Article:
Harvard Heart Letter

Developing healthful eating habits is not so hard

Fresh fruits and veggies are satisfying mainstays.

Dietary changes require time and effort, but they may not be as hard as you think. Focus on the pleasure of eating what's healthy, and you'll automatically cut down on what's not.

The mainstays of heart-healthy eating are fresh fruits and vegetables, whole grains, and non–red-meat sources of protein such as poultry, fish, and beans. Most people can find an array of tasty options among those foods. And what's more convenient than washing an apple or peeling a banana?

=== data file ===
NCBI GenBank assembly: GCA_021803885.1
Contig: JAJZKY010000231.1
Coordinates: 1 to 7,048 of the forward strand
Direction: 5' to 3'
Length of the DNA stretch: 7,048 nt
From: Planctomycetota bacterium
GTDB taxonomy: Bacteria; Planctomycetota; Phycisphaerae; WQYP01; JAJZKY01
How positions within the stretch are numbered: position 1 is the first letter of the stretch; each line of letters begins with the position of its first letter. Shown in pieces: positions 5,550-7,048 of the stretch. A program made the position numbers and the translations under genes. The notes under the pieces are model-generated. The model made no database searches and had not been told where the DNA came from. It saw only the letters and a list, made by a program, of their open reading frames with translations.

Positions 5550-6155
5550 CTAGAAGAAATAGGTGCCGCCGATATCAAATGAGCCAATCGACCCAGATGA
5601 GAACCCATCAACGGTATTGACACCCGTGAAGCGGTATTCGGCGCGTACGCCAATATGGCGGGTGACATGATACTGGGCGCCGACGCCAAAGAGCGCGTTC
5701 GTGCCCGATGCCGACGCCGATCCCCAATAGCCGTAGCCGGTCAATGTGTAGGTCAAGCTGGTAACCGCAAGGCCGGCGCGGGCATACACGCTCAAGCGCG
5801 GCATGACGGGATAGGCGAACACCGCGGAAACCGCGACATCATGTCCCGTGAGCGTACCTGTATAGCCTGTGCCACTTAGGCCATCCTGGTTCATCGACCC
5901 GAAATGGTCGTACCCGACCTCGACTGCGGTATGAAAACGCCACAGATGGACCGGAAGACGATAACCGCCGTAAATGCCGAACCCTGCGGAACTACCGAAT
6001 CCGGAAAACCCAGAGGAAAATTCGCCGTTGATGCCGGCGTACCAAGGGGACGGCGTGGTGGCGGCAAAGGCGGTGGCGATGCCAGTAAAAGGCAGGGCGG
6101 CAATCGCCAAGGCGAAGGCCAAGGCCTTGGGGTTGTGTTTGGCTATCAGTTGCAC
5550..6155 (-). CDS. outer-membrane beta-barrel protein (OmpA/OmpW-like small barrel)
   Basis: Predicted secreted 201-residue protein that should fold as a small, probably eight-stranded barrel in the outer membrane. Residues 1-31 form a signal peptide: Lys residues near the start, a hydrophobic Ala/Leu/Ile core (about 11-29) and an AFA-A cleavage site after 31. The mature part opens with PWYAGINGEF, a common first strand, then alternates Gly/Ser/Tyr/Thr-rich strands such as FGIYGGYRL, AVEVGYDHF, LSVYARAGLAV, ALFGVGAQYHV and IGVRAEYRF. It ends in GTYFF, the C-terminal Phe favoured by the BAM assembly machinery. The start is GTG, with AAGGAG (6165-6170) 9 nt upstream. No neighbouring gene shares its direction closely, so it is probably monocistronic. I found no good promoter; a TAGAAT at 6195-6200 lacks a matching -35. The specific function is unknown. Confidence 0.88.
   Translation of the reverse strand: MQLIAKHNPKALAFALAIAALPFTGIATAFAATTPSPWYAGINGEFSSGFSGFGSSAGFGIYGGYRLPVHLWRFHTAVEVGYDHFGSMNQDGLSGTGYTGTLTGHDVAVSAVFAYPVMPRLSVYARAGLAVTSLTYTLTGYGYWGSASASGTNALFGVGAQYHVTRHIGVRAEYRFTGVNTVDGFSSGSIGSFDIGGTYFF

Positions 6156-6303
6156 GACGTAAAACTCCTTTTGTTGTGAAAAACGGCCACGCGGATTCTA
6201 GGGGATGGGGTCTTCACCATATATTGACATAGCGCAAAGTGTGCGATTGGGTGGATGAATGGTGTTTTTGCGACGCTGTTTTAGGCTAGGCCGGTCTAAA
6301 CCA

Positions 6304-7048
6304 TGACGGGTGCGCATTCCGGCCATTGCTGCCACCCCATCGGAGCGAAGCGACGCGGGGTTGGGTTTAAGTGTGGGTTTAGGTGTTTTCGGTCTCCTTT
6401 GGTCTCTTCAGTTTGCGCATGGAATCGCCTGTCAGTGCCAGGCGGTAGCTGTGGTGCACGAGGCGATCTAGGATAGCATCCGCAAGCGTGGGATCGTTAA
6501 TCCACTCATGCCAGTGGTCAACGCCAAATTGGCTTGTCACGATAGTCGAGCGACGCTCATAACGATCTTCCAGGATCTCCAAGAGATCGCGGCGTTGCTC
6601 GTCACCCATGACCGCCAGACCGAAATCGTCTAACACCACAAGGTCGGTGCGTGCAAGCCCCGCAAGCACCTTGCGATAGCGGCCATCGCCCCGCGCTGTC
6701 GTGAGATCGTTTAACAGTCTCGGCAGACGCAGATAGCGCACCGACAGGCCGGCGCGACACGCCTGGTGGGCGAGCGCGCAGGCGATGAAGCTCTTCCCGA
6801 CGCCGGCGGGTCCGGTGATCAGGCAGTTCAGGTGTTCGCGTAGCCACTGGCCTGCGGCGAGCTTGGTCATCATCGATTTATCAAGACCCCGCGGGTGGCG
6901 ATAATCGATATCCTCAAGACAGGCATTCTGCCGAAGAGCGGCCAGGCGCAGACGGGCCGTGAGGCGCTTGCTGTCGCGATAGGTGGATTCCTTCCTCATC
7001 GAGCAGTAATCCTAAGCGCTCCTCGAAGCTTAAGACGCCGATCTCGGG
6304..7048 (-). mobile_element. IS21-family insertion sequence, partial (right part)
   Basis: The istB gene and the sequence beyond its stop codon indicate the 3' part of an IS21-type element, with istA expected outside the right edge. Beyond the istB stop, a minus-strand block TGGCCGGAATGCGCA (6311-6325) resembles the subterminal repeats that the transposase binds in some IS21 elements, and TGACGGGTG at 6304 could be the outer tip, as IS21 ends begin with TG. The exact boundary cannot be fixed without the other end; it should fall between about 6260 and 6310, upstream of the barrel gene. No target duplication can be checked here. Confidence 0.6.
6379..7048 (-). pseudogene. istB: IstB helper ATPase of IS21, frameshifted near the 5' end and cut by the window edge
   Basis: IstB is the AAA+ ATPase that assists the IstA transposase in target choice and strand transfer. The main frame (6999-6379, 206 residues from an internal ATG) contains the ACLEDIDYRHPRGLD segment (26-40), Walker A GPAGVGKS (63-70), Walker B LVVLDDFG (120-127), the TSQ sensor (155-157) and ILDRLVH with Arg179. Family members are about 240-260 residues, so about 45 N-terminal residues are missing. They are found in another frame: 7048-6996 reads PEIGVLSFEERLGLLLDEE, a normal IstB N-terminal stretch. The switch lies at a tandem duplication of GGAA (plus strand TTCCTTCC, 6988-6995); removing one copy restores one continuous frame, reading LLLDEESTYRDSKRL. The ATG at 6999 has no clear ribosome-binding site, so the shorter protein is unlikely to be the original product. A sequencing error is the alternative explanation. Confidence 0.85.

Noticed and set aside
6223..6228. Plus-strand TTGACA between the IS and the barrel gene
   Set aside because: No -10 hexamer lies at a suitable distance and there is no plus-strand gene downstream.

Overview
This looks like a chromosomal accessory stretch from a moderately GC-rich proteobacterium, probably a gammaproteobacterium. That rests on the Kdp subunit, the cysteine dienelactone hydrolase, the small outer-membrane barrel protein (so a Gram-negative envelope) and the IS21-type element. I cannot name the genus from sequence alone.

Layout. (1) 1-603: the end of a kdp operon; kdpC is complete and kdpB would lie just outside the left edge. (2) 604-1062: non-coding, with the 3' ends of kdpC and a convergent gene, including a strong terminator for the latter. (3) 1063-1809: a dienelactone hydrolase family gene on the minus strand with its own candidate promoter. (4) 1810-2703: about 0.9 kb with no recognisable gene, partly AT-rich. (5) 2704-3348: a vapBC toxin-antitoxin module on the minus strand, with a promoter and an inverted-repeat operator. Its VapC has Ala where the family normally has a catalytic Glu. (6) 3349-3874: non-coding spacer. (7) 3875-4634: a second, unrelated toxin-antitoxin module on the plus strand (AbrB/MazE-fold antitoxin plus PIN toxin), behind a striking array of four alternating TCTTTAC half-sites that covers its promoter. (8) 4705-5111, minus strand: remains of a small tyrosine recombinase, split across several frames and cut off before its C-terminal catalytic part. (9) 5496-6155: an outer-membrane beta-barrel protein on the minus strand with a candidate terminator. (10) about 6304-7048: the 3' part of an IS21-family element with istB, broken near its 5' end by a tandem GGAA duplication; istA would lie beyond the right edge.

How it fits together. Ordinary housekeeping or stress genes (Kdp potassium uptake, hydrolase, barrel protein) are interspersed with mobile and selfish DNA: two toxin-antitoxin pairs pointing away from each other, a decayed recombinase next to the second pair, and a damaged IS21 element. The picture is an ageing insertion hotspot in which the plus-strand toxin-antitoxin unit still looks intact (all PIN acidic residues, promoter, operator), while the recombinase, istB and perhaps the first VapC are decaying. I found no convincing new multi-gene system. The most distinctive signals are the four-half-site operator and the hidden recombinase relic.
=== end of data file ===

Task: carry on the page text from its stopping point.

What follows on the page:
You can't go wrong by more or less sticking to a Mediterranean-type diet. Doing so will address multiple health issues, including high blood pressure and blood sugar and cholesterol problems. The Mediterranean eating pattern is plentiful in fruits, vegetables, whole grains, beans, nuts, seeds, and unsaturated (healthy) fat — from olive oil, for example. One serving a day of fish, poultry, or eggs and a small daily helping of cheese or yogurt round out the plan. For more specific advice about amounts, see "How much of the good stuff should you eat?"

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